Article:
Am I Paying Too Much Interest On My Mortgage?

by | Thursday 9th Jun 2022 | Mortgage Insights

Am I paying too much interest on my mortgage?

Am I paying too much interest on my mortgage?

“My Mortgage Is Too High”

One of the more alarming statistics I’ve read recently suggests that more than a million homeowners – 1.3m, to be more precise – have allowed their mortgage to lapse to their lender’s standard variable rate (SVR) and are paying too much.

According to the price comparison website Money Supermarket, who commissioned the research, this means that collectively UK homeowners are paying around £175m a month more than they could be if they were on a fixed or preferential rate.

Lapsing onto a lender’s SVR is a common pitfall and one that many new clients who come to Oportfolio for help and advice have fallen into, and it’s very common for people to wait until their fixed deal has ended before they act – even though it makes better sense to arrange a new deal a few months before the current one expires.

There are a number of reasons why this tends to happen and it’s often a combination of factors that leave people shelling out way more than they could and should be paying in mortgage repayments:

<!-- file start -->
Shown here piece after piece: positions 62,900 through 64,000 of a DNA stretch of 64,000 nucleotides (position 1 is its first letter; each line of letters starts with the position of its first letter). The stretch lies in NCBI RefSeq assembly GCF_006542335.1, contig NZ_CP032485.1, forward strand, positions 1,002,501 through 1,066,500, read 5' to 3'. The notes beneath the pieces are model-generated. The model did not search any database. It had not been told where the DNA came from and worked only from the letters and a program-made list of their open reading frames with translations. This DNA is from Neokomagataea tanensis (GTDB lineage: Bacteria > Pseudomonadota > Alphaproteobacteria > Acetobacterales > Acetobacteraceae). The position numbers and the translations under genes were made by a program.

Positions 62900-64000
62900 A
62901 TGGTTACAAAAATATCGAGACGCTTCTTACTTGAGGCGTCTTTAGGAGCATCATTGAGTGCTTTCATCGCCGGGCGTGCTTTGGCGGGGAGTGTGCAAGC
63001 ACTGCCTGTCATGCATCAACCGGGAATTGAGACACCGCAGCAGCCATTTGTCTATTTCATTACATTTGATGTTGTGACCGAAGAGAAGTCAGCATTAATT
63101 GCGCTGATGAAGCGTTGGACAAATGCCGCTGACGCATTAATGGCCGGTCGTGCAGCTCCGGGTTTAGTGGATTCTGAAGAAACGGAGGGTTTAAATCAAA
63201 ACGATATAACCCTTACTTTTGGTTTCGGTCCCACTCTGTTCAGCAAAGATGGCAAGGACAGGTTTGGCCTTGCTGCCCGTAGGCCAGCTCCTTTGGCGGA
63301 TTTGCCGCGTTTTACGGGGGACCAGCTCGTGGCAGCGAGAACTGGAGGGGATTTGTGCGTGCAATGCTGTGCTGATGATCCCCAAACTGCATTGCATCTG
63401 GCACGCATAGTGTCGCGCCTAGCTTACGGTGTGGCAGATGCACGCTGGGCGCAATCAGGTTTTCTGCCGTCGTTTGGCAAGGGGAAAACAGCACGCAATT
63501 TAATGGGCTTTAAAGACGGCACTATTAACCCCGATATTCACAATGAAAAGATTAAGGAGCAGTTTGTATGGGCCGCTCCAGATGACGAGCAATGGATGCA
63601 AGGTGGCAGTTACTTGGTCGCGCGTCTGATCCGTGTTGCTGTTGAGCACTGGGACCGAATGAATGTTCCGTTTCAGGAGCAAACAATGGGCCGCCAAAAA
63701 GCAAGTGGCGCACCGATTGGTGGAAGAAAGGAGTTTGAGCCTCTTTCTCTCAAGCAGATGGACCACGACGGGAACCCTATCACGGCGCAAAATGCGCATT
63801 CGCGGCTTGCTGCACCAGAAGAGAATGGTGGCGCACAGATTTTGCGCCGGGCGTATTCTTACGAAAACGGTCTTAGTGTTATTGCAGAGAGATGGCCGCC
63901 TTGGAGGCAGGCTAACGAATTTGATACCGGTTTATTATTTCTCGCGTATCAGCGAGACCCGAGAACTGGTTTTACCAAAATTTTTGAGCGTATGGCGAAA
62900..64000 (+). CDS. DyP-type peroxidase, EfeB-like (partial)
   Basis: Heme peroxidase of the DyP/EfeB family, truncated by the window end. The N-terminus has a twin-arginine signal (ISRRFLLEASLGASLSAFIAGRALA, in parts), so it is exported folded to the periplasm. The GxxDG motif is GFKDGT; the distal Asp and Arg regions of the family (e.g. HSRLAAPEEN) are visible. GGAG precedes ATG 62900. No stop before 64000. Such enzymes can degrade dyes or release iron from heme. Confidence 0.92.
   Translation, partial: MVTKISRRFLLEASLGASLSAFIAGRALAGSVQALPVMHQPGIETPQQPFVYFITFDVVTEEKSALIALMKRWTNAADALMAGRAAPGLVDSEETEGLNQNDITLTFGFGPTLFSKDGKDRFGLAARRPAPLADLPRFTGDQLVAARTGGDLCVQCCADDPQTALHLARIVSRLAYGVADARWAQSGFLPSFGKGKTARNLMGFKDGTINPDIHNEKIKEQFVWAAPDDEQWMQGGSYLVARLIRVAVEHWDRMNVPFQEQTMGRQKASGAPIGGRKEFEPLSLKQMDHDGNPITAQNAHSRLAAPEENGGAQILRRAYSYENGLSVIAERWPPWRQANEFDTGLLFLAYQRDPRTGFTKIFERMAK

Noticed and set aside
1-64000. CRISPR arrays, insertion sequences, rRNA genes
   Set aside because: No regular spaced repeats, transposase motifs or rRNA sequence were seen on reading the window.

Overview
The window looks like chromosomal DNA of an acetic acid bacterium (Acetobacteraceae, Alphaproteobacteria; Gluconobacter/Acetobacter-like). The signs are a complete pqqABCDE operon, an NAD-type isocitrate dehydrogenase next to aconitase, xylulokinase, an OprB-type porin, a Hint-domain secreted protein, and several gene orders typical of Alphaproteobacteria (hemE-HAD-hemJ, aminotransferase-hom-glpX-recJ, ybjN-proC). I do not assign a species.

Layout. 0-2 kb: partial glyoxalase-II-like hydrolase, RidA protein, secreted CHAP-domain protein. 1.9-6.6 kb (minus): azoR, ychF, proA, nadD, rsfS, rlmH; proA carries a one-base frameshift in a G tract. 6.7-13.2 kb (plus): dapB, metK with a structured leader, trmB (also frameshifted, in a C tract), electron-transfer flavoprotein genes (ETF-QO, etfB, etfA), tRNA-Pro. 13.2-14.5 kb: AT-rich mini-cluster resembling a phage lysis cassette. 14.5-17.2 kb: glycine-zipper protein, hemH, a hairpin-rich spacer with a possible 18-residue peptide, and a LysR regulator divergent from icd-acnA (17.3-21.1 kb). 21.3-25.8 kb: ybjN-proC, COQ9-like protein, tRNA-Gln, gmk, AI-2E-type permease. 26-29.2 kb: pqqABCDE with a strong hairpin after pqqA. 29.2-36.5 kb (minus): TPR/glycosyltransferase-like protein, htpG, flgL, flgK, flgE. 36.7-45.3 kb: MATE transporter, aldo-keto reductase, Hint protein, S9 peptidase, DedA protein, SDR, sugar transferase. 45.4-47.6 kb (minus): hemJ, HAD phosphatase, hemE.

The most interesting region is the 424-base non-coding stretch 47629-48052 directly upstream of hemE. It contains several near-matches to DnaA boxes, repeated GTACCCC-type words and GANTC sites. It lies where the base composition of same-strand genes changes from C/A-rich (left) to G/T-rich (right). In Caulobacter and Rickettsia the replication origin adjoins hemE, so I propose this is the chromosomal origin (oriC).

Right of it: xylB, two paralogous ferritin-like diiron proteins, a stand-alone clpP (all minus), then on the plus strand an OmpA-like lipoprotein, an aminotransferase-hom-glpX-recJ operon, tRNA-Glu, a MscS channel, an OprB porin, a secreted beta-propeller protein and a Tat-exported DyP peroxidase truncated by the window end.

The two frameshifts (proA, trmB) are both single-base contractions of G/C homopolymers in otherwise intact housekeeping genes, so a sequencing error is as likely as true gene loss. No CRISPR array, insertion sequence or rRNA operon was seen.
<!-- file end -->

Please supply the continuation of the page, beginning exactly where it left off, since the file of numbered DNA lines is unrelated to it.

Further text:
“It’s Too Much Hassle To Swap”

We hear this a lot, but if all you want to do is swap to a better rate with the same lender then many mortgage providers offer existing borrowers the opportunity to switch without having to provide any paperwork.

Often, all it takes is a simple phone call to the lender to transfer to a more preferential rate. In most cases, the lenders who offer this facility will not treat the transfer as a new mortgage and so no exit penalty is applied.

Even if there is a fee to pay, it may still end up being cheaper in the long run to switch.

“I’m Worried I Might Not Meet New Lending Criteria”

See above. Your lender may well offer a no-application product transfer to a better rate – in fact, because the cost of attracting new borrowers is relatively high, it’s usually in their interests to make sure existing borrowers have options – which gives you some room for manoeuvre.

If your lender offers the option to transfer your product and you’re sure you would struggle to remortgage with another lender, then this may be the right option for you.

But a word of caution: I’ve met many people who have come to me absolutely convinced beyond any shadow of doubt that they can’t move or remortgage because they won’t meet the lending criteria, only to find that they have actually have options.

So my advice is always to talk to a professional adviser before you commit to a further product with your existing lender. But more on that shortly.

We’re only talking a percentage or two – it’s not that expensive to be on an SVR

Think again. Based on current average figures from Which? the average fixed-rate mortgage is 2.09% and the average SVR mortgage is 3.99%.

Let’s assume you have a £300,000 mortgage with 20 years remaining.

On a fixed rate of 2.09% you’ll be paying £1,530pcm. On the SVR that monthly repayment rises to £1816 – a difference of £286.